Amichai viewed the poet as an observer entrusted with a mission, a prophet of sorts, who always "stands beside the window. / He must see the evil among thorns / And the fires on the hill" ("" "Of Three or Four in A Room", 1958)[3]. In " " ("Elegy on an Abandoned Village", 1963)[4] the speaker facing an abandoned Arab village suddenly experiences a revelation, as it were, and the village fills up with voices and scenes: first the ululating of the women, then the children's voices. Birds are transformed into children before his eyes, and fig trees into girls. All this is apparently triggered by the speaker's sorrow and his feelings of guilt for the destruction. The prophetic poem " " ("The Place Where We Are Right", 1959)[5] confronts 'our' justice with the values of morality and humanity. Justice is personified in a violent masculine figure, and the ground under his feet is "trampled and hard / like a court", a simile with intertextual links to the prophecy of rage in Isaiah 1: 12, directed at the people's sinful leaders: "who requires of you trampling of my courts?" From the trampled earth "Flowers will never grow / In the spring". Contradicting the Zionist myth of making the desert bloom, the poem portrays the conquest of the land as an ecological disaster. The poem's closing lines are "And a whisper will be heard in the place / Where the ruined / House once stood". Since 1948 the destroyed home in collective Israeli consciousness has been not only the Temple but also the Palestinian home. Perhaps the whisper expresses the guilt seeping up to the surface through the collective unconscious.

A post-national (and indeed post-Zionist) stand is also visible in the poetry of Nathan Zach (b. 1930), the foremost spokesman of the 'Likrat' circle. In his allegorical poem " " ("On the Shore", 1955) Zionism is represented as a failing colonialist adventure: The settlers find themselves in the foreign land, bewildered, with no sense of belonging to locale and fearful of the "desert tribes." The poem " " ("The Travels of", 1960) predicts that the "savages" will dance upon the ruins of the kingdom.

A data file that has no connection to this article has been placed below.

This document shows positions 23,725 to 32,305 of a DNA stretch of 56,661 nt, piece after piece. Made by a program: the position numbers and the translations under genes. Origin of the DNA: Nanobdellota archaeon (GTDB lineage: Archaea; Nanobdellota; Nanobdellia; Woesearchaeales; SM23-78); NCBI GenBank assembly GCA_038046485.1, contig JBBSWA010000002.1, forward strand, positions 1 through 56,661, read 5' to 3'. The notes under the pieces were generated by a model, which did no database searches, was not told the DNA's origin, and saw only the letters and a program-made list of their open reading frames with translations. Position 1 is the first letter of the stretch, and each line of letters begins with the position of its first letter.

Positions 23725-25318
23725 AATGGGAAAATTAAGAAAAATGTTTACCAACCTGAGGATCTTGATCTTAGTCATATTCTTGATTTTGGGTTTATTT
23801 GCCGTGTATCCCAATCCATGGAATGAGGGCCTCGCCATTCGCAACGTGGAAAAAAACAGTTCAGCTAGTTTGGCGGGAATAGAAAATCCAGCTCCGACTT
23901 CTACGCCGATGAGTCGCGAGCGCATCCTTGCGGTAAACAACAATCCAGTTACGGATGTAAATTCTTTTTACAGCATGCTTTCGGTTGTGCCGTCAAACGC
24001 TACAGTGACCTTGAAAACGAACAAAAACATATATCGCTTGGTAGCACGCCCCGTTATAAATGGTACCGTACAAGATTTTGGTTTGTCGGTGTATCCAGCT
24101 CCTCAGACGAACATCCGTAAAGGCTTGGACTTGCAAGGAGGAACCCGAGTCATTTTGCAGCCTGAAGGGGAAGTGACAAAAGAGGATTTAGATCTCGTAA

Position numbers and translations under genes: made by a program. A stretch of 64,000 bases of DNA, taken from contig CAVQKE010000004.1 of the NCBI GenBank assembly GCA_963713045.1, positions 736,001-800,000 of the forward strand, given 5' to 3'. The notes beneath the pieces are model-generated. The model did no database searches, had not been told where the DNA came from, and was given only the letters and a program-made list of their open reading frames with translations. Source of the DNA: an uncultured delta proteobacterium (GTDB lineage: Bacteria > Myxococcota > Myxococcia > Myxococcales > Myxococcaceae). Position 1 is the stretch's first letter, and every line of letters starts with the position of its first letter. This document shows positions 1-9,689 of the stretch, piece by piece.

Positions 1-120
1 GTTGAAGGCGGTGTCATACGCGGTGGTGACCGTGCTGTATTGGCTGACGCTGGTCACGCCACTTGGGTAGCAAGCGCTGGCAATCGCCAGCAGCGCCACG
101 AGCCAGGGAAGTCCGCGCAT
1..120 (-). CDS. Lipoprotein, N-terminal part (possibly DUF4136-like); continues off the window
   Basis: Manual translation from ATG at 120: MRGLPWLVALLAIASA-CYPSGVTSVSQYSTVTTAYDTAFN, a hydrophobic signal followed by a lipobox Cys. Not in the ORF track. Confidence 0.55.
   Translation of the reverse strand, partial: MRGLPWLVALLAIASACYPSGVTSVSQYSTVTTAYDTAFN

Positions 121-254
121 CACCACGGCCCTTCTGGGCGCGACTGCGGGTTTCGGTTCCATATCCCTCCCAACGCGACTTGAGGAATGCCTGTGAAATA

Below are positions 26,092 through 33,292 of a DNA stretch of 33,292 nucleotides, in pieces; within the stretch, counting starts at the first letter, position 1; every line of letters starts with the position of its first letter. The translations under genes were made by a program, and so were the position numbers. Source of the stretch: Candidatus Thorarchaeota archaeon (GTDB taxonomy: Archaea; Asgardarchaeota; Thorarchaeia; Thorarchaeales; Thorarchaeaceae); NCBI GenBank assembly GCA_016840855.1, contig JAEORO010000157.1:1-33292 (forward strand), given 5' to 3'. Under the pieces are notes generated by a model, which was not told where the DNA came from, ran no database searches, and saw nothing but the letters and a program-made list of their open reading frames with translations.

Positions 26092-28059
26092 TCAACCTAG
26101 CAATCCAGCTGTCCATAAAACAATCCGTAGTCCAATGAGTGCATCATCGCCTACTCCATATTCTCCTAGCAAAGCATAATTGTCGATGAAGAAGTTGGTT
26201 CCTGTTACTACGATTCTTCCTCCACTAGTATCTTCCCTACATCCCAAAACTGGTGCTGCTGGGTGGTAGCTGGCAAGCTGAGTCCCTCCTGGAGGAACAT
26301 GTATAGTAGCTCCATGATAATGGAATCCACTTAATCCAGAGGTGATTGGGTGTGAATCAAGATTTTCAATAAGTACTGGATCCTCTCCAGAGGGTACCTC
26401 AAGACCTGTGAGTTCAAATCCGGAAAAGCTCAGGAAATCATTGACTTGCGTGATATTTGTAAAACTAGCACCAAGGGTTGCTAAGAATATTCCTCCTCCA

As this discussion demonstrates, where the Jewish-Arab conflict is concerned, Hebrew poetry doesn't bend to the hegemonic ideologies or patterns of discourse. At times it is even a true poetry of dissent. Most of the poets examined in this discussion stood their ground valiantly, though it fell outside of majority consensus. Some of them paid very dearly. This was distinctly so for Greenberg on the right and for Yeshurun and Penn on the left. Amichai's poetry too, however, revealed a clear subversive aspect. Even Alterman, usually firmly identified with administration positions, expressed both criticism and protest on these issues through his poetry. While it stopped short at openly questioning the consensus, the political unconscious of Guri's poetry testified to a sharp contradiction between the poet's humanist outlook and the need to tow the ideological line. The various conflicts are represented as instances of personal distress, rather than political issues, and the reasons for dissent are accordingly related to the poets' distress: a shattered dream (Greenberg) or a contradiction between dominant ideology and praxis and the individual's humanist values and beliefs (the rest of the poets above). This study could be said, then, to argue in defense of Hebrew poetry, that it did itself proud in the mission it undertook within the structure of power and knowledge in Israeli society. It examined reality fearlessly and expressed the internal truth of each and every poet vis a vis this reality, re-examining the central ethos, dismantling myths, and even proposing new knowledge towards forming another ethos, other forms of discourse and other narratives.

[1] Translated by Rela Mazali including poetry fragments and titles unless otherwise indicated.

[2] Amichai, Yehuda (1996). The Selected Poetry of Yehuda Amichai (Chana Bloch and Stephen Mitchell, trs.). Berkeley: University of California Press, p. 8.

[3] Ibid, p. 12.

[4] Ibid, p. 42.

[5] Ibid, p. 34.



Coming Issues: Artists' Portraits of Yiddish Writers presented by David Mazower.

The graphic dimension of Yiddish literature, specifically portraiture by recognized painters of Yiddish authors (as distinct from, say, book illustration and design) is a special interest of David Mazower within the larger boundaries of Jewish art. The next issue of TMR will carry the first of a series of illustrated commentaries on this relatively unexplored field.